Google’s plan to bring VR to the masses

google daydream drawing

Google may be getting serious about virtual reality, but it’s not straying too far from its DIY roots. That may be the key to getting VR into everyone’s homes.

The company is going to make and sell its own headset, a sequel to the paper-based Cardboard, Google VR lead Clay Bavor said on Thursday. It’s sticking with the smartphone-based approach to virtual reality, with a headset that turns your existing phone into the screen.

It’s also teaming up with IMAX to make a new camera rig for capturing cinema-quality VR video.

At its annual Google I/O keynote on Wednesday, Google (GOOGL, Tech30) announced a new virtual reality ecosystem called Daydream. A combination of hardware and software, it will add a VR mode to Android N so compatible devices can be used as viewers.

To make sure the next wave of Android phones are optimized for this kind of multitasking, Google is working with manufacturers to make sure they add the right sensors and screens.

Related: Google takes on Echo and Siri with ‘Home’ and an assistant

The mysterious new headset is also called Daydream, but there’s no final prototype or even a mockup of what it might actually look like. So far, all Google has shown the public is a bland line drawing. The VR team is still working out the final materials and design, but they’re hoping to make something lighter and softer than competing products like Samsung’s Gear VR, possibly using materials like fabric.

Even though Google is making its own Daydreams, it will provide the designs for both bits of hardware to Android phone makers so they can produce and sell their own versions.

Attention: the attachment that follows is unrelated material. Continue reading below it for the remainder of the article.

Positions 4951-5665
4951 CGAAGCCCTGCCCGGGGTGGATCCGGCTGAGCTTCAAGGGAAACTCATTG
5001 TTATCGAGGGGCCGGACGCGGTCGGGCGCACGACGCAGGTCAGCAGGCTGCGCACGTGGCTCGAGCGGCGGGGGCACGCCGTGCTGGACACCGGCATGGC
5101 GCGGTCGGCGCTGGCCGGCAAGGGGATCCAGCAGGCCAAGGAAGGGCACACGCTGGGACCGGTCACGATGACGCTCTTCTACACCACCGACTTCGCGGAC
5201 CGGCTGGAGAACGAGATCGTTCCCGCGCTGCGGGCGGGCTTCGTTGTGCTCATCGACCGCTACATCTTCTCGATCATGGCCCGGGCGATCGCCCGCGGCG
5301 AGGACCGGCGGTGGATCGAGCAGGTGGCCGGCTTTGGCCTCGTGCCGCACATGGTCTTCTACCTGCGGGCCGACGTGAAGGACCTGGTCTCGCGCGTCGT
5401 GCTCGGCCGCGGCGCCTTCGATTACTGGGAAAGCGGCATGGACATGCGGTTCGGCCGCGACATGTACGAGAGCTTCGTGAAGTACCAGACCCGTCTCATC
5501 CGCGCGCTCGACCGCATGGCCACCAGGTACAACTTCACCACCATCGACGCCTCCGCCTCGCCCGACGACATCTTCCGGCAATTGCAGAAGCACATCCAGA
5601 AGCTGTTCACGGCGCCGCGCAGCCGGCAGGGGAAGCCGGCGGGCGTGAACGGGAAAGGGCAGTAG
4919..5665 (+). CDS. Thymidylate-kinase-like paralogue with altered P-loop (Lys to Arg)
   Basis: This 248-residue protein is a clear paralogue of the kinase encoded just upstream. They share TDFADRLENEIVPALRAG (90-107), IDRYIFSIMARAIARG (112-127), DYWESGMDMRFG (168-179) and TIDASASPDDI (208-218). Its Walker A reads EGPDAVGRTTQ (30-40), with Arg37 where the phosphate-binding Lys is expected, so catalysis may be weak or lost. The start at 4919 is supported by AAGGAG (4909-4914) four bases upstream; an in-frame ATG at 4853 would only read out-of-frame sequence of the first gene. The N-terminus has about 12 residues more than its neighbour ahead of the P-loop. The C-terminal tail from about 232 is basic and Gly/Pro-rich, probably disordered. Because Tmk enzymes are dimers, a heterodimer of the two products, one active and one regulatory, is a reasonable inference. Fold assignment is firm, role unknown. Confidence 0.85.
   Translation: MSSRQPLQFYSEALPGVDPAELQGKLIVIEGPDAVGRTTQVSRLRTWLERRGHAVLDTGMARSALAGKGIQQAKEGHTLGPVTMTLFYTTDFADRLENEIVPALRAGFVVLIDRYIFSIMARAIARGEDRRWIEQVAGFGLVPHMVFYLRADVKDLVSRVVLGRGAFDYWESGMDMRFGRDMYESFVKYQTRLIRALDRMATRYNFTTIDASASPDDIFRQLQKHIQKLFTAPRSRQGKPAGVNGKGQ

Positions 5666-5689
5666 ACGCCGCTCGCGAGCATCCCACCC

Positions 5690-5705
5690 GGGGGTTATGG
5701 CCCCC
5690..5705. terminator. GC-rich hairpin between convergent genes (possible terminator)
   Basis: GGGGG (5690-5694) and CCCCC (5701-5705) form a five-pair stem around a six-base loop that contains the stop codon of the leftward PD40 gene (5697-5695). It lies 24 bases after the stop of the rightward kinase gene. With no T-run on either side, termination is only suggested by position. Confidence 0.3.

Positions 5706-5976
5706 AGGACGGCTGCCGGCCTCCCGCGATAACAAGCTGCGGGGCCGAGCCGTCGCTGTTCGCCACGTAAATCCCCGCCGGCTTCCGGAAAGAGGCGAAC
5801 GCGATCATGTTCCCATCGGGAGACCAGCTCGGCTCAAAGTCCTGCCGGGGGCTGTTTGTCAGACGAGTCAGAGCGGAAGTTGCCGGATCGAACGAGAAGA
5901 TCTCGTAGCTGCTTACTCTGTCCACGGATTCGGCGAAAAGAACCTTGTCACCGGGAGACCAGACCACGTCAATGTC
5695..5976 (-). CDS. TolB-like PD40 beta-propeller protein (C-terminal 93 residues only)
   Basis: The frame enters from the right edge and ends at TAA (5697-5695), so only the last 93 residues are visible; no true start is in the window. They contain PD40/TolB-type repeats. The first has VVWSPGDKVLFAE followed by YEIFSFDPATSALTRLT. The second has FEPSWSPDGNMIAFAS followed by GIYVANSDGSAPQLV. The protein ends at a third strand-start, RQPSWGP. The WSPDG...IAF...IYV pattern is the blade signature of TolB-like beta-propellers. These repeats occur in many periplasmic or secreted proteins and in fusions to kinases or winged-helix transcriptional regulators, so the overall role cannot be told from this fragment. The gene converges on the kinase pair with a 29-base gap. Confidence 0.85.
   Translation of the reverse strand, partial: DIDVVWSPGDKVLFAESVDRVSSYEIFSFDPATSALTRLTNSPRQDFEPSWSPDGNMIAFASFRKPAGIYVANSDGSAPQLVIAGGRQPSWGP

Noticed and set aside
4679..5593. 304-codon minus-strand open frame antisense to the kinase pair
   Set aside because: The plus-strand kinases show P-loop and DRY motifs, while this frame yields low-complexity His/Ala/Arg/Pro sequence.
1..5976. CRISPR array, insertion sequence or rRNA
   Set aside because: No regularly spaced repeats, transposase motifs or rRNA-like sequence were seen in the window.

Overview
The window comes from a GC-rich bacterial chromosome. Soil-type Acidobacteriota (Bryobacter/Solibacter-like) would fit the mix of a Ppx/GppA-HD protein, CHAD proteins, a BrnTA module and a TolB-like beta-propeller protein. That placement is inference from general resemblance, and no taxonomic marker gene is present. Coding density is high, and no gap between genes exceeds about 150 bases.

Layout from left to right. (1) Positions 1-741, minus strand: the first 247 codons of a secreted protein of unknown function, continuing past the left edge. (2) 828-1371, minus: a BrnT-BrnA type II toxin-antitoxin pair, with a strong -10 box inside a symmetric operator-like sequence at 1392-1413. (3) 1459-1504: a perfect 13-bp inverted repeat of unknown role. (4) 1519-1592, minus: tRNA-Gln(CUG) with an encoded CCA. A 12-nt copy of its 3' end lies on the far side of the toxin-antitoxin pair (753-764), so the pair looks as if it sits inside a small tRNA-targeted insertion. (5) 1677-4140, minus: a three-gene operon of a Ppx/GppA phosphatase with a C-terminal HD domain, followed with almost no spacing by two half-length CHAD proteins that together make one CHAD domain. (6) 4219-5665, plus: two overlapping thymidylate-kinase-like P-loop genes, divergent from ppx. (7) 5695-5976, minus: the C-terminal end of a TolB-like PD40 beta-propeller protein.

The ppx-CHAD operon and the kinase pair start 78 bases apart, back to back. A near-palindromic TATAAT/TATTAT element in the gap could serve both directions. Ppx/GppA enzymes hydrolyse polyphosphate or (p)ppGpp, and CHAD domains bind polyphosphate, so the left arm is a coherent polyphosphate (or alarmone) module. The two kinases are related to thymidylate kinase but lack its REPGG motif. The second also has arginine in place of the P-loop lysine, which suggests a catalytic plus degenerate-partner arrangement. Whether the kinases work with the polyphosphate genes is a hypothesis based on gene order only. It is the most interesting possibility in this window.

Google’s approach focuses on reaching the widest number of people instead of creating the best, most immersive VR experience. Other companies like Oculus, Sony and HTC are working on expensive headsets to deliver mind-blowing VR experiences. Until the prices drop (Oculus is currently $599), they will probably only appeal to gamers and early adopters.

Related: Google Cardboard teams with GoPro on virtual reality

A smartphone-based headset might not blow as many minds, but it can help speed up VR’s adoption.

Google is also focusing on the software and cameras that capture VR video as part of its Jump system. At last year’s Google I/O event, it debuted a custom circular rig that holds 16 GoPro cameras. Now, in addition to action footage, Google is working with IMAX to build a Jump camera that can capture high-end cinema grade video. Google did not say when the camera would be completed.

“[IMAX] is going to be bringing their decades of experience with camera design, optics, sensors and more to JUMP,” said Bavor.

The final piece is more content to actually watch, soon. YouTube announced Thursday that it’s making a VR app, and Google is partnering with Unity and Unreal Engine for gaming content.

Daydream headsets, controllers and compatible phones are expected to be available in the fall.

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